This is a seriously diverse collection of urban fantasy short stories. Not to mention fun and engaging. Probably moving right to the top of my list if I’m being honest. Normally my purview of urban fantasy is kind of small. But the breadth and width of these stories and the style in which they’re written… just wow.
As someone who is halfway through her PhD and just entering the world of academics… I can completely understand Richardsons’ incredible need to just… crack. Right down the centre. With absolutely no finesse. Alright, I don’t actually want to crack, and I definitely wouldn’t do what he did… but we’ve all had our moments of instability, and I found Beagle’s take on this in this short story incredibly entertaining and intriguing.
This is an incredibly easy, fun and engaging short story collection. It takes some brilliant authors who take you on journeys through well known fairy tales. The fact that these retellings all focus on the villains of the stories just made me love it even more. I always love the highlighting of grey areas and alternate tellings.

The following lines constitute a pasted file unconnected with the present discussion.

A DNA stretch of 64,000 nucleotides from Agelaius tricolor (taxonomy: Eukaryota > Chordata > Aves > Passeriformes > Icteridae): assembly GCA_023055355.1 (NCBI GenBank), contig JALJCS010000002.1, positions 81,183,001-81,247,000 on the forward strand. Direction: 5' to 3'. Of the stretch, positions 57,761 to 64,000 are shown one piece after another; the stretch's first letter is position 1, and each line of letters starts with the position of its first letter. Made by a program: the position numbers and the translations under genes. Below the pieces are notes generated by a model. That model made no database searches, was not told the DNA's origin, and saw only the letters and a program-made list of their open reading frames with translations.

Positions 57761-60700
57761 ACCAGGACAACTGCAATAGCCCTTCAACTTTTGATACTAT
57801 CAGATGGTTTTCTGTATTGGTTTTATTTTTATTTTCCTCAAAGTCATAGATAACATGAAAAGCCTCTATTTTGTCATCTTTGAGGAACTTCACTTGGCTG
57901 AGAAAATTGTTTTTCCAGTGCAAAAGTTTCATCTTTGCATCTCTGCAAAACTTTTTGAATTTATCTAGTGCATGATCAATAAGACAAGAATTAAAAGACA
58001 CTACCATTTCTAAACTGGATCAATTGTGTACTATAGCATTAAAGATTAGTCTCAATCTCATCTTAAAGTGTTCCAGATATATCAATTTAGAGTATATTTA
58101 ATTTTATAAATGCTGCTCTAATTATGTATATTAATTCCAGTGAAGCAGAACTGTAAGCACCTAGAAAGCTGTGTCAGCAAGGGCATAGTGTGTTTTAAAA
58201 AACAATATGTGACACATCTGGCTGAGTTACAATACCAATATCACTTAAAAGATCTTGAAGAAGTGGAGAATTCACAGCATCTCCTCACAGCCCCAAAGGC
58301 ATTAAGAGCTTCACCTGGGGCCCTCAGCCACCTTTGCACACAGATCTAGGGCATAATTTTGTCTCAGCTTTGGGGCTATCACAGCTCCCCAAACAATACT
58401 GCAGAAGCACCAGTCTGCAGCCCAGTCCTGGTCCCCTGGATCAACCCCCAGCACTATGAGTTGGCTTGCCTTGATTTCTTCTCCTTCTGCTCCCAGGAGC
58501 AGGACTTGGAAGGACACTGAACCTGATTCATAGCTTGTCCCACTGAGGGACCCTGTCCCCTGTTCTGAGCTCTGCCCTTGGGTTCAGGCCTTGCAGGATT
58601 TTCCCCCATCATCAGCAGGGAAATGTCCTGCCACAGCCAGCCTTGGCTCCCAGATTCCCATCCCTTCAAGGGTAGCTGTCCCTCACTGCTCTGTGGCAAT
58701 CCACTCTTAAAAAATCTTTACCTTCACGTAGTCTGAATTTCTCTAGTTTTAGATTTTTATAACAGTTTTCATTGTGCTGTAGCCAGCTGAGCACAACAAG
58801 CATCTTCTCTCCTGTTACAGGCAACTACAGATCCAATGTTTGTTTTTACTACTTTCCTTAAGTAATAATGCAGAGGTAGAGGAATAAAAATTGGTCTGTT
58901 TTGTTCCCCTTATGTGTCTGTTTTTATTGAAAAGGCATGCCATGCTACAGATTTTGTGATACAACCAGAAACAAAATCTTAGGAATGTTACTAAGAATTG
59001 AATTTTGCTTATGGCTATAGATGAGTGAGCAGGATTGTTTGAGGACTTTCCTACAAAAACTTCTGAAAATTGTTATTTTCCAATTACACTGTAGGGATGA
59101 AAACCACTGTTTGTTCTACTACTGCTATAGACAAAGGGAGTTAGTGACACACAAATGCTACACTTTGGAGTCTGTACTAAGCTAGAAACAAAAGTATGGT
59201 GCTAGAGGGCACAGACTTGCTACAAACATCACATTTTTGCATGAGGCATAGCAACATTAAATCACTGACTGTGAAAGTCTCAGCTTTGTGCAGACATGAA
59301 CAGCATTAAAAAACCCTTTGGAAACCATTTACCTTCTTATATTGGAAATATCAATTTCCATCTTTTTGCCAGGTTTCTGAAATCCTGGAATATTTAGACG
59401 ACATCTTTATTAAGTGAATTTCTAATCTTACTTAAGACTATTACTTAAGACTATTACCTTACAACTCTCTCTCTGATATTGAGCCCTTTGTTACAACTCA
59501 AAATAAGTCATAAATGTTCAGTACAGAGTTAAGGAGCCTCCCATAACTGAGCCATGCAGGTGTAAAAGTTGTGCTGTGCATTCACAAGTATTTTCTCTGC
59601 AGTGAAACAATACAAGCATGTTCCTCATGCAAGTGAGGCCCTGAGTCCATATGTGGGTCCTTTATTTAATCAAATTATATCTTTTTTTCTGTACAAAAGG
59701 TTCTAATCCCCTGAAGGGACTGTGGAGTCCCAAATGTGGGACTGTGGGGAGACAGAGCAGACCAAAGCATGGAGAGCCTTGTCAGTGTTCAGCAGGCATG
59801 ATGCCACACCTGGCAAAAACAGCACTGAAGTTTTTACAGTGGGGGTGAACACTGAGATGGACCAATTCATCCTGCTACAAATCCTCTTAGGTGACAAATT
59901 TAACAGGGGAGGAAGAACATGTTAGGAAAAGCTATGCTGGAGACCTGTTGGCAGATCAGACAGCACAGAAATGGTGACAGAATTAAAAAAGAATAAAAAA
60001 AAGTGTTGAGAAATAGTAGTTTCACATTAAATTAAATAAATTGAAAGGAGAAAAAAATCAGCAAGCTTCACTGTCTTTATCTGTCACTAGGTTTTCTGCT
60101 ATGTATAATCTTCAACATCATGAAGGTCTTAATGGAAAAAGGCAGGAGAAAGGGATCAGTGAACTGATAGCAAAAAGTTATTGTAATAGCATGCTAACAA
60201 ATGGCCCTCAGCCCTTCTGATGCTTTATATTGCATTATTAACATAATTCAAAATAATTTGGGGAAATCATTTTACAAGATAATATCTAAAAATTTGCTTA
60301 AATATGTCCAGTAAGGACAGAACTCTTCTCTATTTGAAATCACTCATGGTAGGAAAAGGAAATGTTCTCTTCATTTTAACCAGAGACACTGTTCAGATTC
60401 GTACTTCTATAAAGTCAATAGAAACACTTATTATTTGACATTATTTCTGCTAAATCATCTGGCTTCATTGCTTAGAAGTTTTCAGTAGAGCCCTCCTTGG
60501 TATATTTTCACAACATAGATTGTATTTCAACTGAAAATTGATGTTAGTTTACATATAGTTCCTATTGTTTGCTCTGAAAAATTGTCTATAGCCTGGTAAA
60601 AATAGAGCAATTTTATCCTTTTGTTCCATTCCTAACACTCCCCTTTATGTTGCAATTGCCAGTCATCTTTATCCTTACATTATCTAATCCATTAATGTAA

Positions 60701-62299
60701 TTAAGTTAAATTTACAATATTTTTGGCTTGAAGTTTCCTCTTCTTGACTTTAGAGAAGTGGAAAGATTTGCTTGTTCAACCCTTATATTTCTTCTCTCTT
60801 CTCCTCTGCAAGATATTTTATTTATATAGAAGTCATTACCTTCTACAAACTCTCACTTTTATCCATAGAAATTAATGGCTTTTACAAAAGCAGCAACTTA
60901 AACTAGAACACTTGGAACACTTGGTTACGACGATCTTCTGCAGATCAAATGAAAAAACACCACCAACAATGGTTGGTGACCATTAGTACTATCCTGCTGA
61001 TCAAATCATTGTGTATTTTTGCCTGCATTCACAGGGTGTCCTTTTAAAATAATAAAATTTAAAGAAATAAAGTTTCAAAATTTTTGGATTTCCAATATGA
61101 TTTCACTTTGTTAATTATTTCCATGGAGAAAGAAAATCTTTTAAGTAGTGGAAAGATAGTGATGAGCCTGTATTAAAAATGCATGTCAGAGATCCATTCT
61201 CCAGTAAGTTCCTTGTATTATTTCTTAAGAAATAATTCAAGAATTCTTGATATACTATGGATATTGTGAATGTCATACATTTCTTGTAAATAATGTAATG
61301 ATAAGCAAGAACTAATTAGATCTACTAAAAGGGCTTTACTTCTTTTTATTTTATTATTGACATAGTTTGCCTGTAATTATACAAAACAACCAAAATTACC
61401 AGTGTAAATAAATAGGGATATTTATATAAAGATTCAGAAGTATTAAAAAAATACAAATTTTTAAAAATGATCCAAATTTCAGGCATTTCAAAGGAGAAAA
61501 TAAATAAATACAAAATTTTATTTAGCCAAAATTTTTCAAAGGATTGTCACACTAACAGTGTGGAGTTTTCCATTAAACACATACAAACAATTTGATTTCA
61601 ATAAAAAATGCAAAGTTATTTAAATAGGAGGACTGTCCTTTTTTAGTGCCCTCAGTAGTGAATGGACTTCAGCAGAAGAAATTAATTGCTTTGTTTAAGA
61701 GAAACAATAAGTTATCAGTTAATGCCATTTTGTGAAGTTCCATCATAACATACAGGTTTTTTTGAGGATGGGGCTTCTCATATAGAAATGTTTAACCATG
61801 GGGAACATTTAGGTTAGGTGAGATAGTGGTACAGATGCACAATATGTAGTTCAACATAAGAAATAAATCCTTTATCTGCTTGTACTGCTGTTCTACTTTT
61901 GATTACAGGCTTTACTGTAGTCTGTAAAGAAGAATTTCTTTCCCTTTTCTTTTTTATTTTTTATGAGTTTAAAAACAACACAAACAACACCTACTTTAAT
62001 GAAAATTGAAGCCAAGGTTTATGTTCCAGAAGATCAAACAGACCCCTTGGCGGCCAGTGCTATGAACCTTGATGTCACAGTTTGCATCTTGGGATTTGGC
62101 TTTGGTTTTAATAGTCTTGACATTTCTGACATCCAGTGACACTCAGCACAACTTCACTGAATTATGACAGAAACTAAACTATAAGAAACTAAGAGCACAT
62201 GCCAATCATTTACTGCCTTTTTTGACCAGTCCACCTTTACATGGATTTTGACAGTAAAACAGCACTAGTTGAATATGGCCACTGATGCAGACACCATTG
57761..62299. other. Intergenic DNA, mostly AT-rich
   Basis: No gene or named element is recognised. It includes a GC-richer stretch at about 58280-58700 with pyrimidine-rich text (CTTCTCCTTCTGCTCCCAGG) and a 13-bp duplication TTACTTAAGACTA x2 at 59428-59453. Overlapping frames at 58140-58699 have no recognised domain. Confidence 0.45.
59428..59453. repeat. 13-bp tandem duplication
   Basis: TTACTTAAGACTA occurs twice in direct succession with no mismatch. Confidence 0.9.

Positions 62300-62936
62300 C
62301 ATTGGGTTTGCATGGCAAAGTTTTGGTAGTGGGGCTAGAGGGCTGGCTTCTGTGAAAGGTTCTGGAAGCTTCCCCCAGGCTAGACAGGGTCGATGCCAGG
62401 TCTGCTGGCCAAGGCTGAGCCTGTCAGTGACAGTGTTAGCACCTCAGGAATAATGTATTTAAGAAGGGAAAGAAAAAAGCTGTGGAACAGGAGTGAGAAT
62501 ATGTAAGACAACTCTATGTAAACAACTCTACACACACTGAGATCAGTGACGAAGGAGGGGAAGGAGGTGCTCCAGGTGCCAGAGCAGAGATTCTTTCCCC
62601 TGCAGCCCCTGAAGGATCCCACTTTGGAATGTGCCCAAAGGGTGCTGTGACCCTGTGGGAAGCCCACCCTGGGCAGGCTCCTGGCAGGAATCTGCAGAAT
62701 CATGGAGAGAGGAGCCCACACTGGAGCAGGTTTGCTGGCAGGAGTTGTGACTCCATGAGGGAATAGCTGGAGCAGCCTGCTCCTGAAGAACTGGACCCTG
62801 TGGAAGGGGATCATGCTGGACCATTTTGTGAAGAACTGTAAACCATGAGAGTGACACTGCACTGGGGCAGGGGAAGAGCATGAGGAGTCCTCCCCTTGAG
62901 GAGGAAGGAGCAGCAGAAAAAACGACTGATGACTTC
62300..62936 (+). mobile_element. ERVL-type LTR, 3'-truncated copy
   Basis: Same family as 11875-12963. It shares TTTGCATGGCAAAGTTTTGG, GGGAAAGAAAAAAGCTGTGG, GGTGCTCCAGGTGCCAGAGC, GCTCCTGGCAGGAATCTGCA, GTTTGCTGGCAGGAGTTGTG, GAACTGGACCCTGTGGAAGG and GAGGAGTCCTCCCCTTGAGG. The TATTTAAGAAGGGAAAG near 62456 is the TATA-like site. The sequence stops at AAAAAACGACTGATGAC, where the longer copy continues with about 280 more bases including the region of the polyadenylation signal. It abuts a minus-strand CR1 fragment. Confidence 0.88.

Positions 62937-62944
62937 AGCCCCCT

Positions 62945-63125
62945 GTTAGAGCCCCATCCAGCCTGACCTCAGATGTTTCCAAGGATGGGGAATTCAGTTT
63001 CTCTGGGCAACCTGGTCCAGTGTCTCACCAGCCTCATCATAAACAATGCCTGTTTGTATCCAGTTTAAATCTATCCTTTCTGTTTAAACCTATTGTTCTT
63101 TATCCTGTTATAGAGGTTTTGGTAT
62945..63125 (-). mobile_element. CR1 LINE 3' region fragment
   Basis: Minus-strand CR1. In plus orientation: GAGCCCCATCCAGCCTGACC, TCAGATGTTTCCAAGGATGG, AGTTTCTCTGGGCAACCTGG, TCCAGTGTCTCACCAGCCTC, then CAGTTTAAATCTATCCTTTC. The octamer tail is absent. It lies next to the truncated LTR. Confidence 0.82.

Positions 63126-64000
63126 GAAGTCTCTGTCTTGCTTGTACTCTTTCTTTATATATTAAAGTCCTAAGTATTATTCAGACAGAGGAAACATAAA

I love different points of view on fairy tales. And Jack and the Beanstalk is an incredibly well-known tale. The fact that this story is told with him as a kind of villain made this thoroughly enjoyable. After all, if you think about it… how does the good guy end up killing someone and stealing things? There is nothing very virtuous and “good” about this at all.
The title of this short story made me want to read it as soon as I saw the table of contents in the beginning of Under My Hat. After all, any story that has a great-grandmother buried in a cellar is bound to be good. Or at least, that’s the way my brain tends to work…
Short story collections are always good fun. They’re a great way to discover new authors, and the common thread through them can be so unique and different. Sometimes I even struggle to find the common thread! Not with this amazing collection though. It’s simple. Witches.